I’m not casting blame here. But there is an obvious connection between the lack of recognition of the contribution of qualitative and the downplaying of the role of women in market research.

  2. Stephen Cribbett says:

    Well done Ed for capturing the current feeling toward Qualitative Research. I do, however, feel that the discipline and rigour of qualitative research has been snatched from the hands of researchers and massaged into co-creation – the emperors new clothes!

    Working ‘with’ the consumer rather than simply trying to ‘understand’ them is the result of technology-enablement and where ultimately qual has ended up. But it’s not being ‘owned’ by the MR industry, leadership has been assumed by brand strategists, product design and innovation professionals, and those who ultimately have a louder voice and a clearer line into the marketing director.

  3. Steve August says:

    Edward – this is an excellent post on the triumphs, tribulations and opportunities of qual in the quant/big data world. Qual uncovers the ‘Why’ that lies at the heart of the quantifiable “What” – and it is really only when the “Why” is understood that effective decisions can be made.

    I would also add that while the big data headlines work somewhat against qual, there is a new appreciation of qualitative information, since so much of the big data in the social media space are really small bits of qual data.

    Ultimately, the holy grail is to be able effortless drill down from quantifiable data that maps what is happening into the qual information that shows why.

  4. Edward Appleton says:

    Frankie – thank you, for commenting, and for the kind words. Do you think that qual. would be taken more seriously if more major MR companies were headed up by women? If I am not mistaken, Phyllis McFarlane was head of NOP/Gfk for some time, and is now very senior within the UK MRS. Just an example, and perhaps the exception, I have no overview.

    Stephen – do you ever feel that MR overall was ever actually not dominated by those driving eg innovation, product design – those closer to a) sales b) Marketing directors? I would think qual. could do worse than bask in the reflected glory of co-creation?

    Steve – I think Big Data will pan out as relevant for some industries (finance, health, telecoms for example) and for certain purposes, but it will probably raise more questions than answers. I would suggest the holy grail for MR is to drill up from qual. to the quantifiable – we simply need to find ways of putting a humanist agenda back on the map, that is not swept away by the “certainty” and safety of stats, science….;)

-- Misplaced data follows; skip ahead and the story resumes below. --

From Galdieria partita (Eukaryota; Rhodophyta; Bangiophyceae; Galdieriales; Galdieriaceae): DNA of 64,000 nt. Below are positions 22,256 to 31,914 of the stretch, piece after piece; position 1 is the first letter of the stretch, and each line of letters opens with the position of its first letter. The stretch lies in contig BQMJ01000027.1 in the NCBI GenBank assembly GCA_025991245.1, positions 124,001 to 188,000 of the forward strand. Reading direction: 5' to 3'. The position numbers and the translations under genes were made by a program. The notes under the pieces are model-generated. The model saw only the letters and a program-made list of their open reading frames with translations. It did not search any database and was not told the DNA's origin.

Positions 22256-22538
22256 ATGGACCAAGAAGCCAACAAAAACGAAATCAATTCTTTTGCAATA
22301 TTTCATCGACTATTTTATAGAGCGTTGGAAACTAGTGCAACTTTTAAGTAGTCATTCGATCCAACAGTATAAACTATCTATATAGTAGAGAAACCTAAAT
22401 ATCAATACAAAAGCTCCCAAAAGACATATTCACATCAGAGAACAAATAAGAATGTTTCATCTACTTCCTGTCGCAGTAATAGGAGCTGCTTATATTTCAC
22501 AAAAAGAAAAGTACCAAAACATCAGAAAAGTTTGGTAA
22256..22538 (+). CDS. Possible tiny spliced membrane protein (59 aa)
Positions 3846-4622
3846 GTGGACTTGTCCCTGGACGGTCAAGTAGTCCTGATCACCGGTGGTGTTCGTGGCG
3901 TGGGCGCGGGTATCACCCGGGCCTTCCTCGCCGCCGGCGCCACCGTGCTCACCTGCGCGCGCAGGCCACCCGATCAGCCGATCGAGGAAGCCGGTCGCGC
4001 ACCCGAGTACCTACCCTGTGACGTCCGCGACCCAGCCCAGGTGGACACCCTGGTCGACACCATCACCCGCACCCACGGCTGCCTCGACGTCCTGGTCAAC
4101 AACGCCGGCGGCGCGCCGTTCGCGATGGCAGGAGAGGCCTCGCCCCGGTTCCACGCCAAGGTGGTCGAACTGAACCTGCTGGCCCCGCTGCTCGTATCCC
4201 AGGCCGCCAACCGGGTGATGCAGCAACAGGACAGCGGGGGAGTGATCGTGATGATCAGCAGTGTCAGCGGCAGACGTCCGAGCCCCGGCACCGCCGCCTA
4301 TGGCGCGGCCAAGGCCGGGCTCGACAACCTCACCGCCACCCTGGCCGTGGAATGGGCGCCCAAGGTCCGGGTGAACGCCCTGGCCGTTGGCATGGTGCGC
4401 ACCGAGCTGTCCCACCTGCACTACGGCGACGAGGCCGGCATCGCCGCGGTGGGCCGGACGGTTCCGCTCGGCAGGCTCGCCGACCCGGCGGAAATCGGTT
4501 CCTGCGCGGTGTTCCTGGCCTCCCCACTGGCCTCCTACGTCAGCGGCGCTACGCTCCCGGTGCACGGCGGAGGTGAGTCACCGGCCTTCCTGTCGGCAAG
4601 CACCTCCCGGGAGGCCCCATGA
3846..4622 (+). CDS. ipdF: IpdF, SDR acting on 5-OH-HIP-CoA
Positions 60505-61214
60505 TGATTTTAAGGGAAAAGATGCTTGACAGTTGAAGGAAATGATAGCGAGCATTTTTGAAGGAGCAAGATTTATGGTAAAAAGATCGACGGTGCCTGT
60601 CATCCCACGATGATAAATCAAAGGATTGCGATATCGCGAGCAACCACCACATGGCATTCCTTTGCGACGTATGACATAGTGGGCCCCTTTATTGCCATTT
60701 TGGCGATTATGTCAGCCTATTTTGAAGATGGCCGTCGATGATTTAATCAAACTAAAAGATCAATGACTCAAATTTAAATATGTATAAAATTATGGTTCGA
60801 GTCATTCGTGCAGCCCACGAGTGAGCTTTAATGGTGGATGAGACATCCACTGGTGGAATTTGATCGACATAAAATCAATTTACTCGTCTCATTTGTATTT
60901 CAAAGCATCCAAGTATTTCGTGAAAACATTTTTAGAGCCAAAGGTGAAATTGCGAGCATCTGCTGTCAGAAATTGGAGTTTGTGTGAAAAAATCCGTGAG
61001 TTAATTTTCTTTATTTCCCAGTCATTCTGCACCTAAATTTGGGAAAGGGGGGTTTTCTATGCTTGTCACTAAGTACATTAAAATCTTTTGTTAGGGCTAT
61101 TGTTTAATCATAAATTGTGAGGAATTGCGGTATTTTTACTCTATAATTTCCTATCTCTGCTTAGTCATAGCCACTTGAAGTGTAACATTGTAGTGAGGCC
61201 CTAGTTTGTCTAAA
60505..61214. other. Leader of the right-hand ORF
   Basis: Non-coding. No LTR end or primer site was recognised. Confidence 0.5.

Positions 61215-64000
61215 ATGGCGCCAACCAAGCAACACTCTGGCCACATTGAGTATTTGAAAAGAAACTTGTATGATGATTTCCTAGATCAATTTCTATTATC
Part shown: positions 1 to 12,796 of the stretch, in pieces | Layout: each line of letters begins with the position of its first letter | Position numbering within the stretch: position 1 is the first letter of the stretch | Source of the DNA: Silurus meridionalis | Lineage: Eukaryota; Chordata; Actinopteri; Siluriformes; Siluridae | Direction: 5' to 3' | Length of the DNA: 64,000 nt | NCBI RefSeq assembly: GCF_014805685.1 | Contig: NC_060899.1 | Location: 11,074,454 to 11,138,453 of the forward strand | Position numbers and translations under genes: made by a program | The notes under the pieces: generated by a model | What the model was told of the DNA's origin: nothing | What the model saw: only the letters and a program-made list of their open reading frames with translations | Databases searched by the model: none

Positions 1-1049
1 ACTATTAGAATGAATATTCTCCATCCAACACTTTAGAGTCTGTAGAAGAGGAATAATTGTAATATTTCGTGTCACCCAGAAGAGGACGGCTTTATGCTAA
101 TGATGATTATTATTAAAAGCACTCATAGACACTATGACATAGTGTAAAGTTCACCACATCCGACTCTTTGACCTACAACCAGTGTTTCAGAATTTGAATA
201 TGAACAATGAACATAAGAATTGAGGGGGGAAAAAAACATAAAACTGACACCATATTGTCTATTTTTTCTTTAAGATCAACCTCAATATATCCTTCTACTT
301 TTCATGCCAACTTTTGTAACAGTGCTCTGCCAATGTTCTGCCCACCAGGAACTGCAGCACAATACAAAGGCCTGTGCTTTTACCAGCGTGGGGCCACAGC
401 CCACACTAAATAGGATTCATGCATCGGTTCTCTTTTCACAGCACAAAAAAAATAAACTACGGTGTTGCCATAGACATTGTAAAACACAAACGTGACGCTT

5. Alan says:

    First I should say I know next to nothing about Qual. Nearly all my experience is in home F2F Quant.

    Just a couple of points –

    The natural attraction of Business people to big numbers is a possible reason for an unconscious bias toward Quant. This is coupled with the fact that Statistics may be cruel but they are reliable and repeatable, ample reason for a conscious preference.

    Where do you find the people that engage in Qual research, and without the Quant how can you know that they are (nominally at least) representative? Self selection is inevitably going to result in a more articulate and open character coming forward.

    The way I deal with this on the doorstep is to emphasize the Quantitative and Inclusive nature of the research, that “You don’t have to be Einstein or even interested in the subject of the research, you are a like pixel on a tv screen; its not the end of the world if you don’t participate, but we wont have a perfect picture without you” – This draws in many otherwise shy or disinterested participants.

    The responsibility of getting involved in Qual will put many otherwise sound and useful respondents off. Likewise, online methods accentuate the selection bias.

    I particularly like the idea of “drilling (or synthesising) up from qual. to the quantifiable” – it has long been a bugbear of every decent F2F interviewer that the 20 minutes of quality time spent in a Quant interview is boiled down to a few hundred bytes of data; all nuance, extraneous and contextual information is lost. Note in the margins will only take us so far.

    If there was a way to deliver better quality questions and record more detail in the response that would be a huge step forward in bringing Quality into Quant. Qualitative training for individual ground level Quant Interviewers combined with intelligent scripting could very easily multiply our value.

    Alan.